I am in love with my t-shirt from The Frat Collection. I wear it basically every chance I get. (That is to say, the first day it's out of the wash I'm wearing it...) I'm really not a t-shirt kind of person, which is why I think I like it so much. When I'm running errands or babysitting a bunch of crazy kids, it's the perfect thing to throw on and feel (at least a little bit) put together while still maintaining the comfort of a plain t-shirt.
I was inspired by The Frat Collection and monogrammed embroidered t-shirts I saw on Etsy (like these) to create my own. Considering that I do not have an embroidery machine, although I would love one, I had to improvise a way to make my own version. Here's what I came up with!
I have quite a large collection of Lilly fabric from past projects. I really wanted to make a Lilly pocket. And I found a scrap of polka dot fabric in the Ladies Lounge that made the perfect monogram!
Want to make your own? This is surprisingly an easier project than it looks! All it takes is a little patience and elbow grease. Here is what you will need:
Iron On Adhesive | I used "Heat n Bond" Ultra Hold
Pocket T-Shirt | I used a Fruit of the Loom Pocket Tee
Patterned Fabric | I used leftover Lilly fabric, which was cut from old dresses
Iron | Make sure you turn your steam setting off if applicable
Cardstock, Sharpie, & Scissors | This is used to make templates!
Solid Fabric | To complement your patterned fabric
I'm going to do my best to explain how I made the fabric appliques for the pocket and monogram... but in case I don't make sense (which is highly likely) I suggest watching this video! She does a great job of explaining how it works... and it's good to see someone do it. This is the video I used to learn how to use the iron on adhesive.
I drew my monogram on a piece of cardstock with a Sharpie. Based on the size of the pocket, I grabbed a mini glass that had a good sized circle. Then, using a ruler, I drew the monogram (first in pencil). I looked off a monogram I had in my room to make the letters look okay. Circle monograms are pretty easy to draw if you trace the circle first! The letters really go right with the edge of the circle, so it's easy to start with the outside letters and then work on the middle!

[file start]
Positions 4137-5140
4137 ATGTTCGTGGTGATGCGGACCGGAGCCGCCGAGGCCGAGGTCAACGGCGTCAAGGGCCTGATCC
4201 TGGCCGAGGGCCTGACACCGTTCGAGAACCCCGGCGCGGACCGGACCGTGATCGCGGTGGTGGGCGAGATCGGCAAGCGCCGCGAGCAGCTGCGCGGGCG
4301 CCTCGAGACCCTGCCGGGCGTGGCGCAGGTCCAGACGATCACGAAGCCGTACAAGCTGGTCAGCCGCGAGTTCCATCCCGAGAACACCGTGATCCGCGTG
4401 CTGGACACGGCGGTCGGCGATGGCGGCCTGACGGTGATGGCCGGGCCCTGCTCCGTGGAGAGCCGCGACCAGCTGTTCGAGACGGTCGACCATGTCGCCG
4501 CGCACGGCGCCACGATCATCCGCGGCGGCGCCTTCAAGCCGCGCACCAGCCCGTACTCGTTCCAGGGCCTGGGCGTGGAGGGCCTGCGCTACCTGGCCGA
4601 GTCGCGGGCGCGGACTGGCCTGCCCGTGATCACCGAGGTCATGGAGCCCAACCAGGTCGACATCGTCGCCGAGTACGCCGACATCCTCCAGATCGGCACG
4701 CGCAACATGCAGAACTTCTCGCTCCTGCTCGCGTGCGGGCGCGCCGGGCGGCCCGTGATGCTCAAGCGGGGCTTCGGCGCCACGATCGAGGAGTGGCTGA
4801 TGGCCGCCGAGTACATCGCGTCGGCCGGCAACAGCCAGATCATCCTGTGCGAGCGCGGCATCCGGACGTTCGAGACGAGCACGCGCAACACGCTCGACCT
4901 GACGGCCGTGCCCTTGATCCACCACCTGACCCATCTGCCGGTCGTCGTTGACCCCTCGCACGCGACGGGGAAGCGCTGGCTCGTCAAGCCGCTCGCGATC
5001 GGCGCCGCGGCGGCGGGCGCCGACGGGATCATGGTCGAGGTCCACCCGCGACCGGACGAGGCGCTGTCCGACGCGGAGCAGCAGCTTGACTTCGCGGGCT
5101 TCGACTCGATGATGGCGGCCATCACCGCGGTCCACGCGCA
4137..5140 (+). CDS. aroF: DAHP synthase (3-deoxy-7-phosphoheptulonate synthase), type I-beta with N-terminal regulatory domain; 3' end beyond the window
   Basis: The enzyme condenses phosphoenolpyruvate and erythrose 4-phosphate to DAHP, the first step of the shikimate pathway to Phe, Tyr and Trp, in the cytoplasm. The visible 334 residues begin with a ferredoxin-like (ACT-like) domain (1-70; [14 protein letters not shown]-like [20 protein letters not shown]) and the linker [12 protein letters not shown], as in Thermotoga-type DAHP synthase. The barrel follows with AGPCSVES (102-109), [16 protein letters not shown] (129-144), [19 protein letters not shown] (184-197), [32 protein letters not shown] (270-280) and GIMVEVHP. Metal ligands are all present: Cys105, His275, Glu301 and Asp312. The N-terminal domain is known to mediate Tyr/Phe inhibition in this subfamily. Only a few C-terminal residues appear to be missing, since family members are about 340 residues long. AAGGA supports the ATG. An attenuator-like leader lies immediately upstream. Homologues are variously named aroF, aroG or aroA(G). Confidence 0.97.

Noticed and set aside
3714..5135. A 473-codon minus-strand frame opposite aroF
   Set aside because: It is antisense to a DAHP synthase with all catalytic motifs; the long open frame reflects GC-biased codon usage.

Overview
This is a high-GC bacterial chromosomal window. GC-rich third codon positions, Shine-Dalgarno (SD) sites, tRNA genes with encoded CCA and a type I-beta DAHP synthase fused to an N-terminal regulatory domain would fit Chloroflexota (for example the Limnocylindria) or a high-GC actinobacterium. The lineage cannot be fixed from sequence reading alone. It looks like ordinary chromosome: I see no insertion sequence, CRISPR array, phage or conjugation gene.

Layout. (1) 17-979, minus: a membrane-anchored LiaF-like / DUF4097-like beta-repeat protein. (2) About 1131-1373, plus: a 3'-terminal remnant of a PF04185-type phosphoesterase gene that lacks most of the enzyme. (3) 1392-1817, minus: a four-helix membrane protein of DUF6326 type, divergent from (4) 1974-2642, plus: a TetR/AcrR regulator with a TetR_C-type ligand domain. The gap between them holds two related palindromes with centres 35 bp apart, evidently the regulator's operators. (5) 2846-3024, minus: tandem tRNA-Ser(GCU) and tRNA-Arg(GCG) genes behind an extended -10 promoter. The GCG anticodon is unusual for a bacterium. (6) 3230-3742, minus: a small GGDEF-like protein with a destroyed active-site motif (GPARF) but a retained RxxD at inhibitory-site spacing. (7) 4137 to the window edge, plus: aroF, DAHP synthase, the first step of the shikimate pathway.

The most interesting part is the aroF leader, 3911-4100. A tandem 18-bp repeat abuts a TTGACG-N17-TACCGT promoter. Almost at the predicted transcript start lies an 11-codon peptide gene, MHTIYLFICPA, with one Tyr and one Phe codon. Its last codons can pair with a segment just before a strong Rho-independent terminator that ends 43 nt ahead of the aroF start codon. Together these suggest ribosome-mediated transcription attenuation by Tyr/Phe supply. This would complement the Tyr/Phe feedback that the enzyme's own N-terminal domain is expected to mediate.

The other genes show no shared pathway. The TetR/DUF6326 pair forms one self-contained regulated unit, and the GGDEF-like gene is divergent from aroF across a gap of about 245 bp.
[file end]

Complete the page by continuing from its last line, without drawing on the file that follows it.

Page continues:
I also made a template of the pocket shape using the same technique.
I cut out the most of the monogram and the pocket with scissors. But I had to use an exacto knife to cut out the inside of the A.
Trace the reverse of the templates on the smooth side of the transfer paper. (The bumpy side is the glue, which will eventually melt with the help of your iron!!!) Cut down the fabric to a good size and trim down the paper. Don't actually cut the tracing out yet– leave the edge so the glue for sure gets to the edge of your almost-applique!
Here's how to iron: Place the fabric good-side down on the ironing board. Place the adhesive on the fabric. Ensure that your fabric square is LARGER than the adhesive... otherwise you will end up with a big glue-y mess and a ruined iron!
Complete this for every part. In this case, you'll need to do this for the pocket fabric and the monogram.
Carefully cut out the monograms. Because you traced on the paper part of the adhesive earlier, it's super easy to cut the pieces out.
Peel the paper off after they've been cut.
The back of the fabric will now be super shiny! This is the side that gets ironed onto the t-shirt!
Start by ironing on the pocket fabric first. Press super hard and move the iron slowly, continuously pressing firmly!!! It takes a little bit for the pocket to set, but it will... just be patient.
Let the fabric cool.
Start by aligning your middle letter. Iron on using the same process as before. One letter at a time, complete the process for your first and middle initial.
Here's a close up of the other pocket I did! I made it for a white t-shirt. Pink seersucker fabric and a Lilly Pulitzer monogram!
You should be able to leave the fabric as is after the iron on process. However, I enlisted the help of Soccer Mom to sew the edges of the pocket fabric down for extra reinforcement.
PS Here are other projects I've (or Soccer Mom has) completed using Lilly fabric:
My mom also made a Lilly stocking, but apparently I've never blogged about that!